The Smallest of Them All: The P4/2400 Micro PC

What Happened In The THG Lab

Under laboratory conditions, the Jadetec Micro PC proved that it is capable of providing a pleasant working environment if office applications are what's mostly being run. The lab engineers put the Micro PC through a whole course of hoops, including our well-known CPU stress test that includes about 30 hours of uninterrupted operation at maximum load. The result was that the P4 CPU didn't at any time go into back-burner mode. The platform also proved to be remarkably stable processing DV video material. The PC compressed almost 30 GB of data with a frame rate of just under ten images a second. It must be said that the procedure took almost nine hours, though. The technicians uncovered one anomaly when they deactivated all the COM ports.

After that, Windows refused to start. This can be assigned to the original configuration at installation and is comparable to the behavior of some Asus motherboards. All the same, the Micro PC performed all tests without a murmur and, despite the high load, the system temperature rose only slightly. Acoustically, too, the PC hummed softly in the background. This is something that cannot be taken for granted for such a compact system.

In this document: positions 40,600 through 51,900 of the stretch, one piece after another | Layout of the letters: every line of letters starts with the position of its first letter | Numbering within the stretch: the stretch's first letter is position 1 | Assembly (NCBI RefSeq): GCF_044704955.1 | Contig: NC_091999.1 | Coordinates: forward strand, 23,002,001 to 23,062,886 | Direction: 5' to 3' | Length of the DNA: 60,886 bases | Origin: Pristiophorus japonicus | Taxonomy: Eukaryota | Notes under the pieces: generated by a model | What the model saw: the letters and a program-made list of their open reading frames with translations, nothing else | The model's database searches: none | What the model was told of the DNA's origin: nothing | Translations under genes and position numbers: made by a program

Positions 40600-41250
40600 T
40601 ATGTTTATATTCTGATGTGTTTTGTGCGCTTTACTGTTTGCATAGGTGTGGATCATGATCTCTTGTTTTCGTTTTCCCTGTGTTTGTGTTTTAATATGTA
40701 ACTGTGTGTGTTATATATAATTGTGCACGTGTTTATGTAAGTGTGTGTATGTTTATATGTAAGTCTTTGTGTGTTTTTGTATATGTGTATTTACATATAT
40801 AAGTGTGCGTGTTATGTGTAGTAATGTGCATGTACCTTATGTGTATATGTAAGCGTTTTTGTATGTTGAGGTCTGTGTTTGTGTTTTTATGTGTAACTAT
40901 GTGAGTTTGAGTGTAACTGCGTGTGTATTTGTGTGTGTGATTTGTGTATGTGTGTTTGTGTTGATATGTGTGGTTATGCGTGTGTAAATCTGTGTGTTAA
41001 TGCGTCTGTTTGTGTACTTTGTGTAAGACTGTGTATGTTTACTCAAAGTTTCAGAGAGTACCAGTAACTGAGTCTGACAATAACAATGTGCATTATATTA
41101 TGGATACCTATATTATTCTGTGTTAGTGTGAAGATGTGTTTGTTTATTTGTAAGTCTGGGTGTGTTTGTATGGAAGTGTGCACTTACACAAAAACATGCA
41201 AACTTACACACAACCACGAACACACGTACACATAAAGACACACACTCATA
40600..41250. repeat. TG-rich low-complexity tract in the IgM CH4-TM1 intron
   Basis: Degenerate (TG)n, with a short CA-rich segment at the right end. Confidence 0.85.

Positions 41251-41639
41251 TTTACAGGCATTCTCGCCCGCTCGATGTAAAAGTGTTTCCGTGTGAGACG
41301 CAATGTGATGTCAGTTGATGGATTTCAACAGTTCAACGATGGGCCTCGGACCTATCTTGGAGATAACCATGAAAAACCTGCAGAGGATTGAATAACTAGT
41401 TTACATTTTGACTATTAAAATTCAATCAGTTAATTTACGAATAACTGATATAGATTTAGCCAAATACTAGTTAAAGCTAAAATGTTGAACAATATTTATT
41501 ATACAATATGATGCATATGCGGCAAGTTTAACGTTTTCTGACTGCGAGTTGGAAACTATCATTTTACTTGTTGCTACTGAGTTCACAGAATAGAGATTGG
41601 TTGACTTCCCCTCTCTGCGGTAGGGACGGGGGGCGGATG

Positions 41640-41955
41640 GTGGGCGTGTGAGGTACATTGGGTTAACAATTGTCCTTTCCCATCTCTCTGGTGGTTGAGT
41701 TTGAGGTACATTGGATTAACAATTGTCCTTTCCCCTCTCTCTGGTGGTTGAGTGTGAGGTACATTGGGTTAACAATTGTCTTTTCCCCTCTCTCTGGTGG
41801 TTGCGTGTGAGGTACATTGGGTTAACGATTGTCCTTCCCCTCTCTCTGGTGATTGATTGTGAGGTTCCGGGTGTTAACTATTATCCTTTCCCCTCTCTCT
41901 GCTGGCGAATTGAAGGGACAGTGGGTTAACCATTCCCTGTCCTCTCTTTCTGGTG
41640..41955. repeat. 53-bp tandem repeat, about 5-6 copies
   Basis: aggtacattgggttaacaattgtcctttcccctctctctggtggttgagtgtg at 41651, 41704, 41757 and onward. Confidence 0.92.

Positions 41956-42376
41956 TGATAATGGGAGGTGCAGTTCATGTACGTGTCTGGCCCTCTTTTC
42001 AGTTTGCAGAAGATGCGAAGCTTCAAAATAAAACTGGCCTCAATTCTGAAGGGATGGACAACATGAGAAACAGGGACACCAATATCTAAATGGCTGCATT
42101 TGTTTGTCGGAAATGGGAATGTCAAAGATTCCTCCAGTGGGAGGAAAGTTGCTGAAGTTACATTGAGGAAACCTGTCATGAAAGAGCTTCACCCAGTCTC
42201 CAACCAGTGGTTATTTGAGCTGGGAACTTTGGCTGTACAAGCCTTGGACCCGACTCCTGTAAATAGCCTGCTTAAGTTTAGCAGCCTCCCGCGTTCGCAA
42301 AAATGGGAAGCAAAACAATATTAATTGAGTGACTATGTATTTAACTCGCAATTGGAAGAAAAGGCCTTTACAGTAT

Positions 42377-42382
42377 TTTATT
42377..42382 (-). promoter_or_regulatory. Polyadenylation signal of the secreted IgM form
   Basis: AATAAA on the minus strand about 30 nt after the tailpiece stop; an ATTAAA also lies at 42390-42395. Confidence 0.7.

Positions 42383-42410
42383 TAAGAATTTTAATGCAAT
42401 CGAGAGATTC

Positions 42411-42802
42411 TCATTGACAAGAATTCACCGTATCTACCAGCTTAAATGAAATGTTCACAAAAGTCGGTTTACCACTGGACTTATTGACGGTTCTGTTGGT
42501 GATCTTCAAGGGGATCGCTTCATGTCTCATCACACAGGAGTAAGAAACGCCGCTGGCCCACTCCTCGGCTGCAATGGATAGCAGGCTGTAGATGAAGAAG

The type plate informs us that it's an EZ1 - whatever that means.

The casing, with its high-gloss finish, deserves some criticism. It fails to leave an impression of high quality. But it would be unfair to linger on this point, since the remaining system details, all finely crafted, certainly carry the day. There's no doubt that a lot of manual labor goes into assembling the Micro PC, because its construction is much trickier compared to conventional systems.

The case is from this designer, not a household name yet.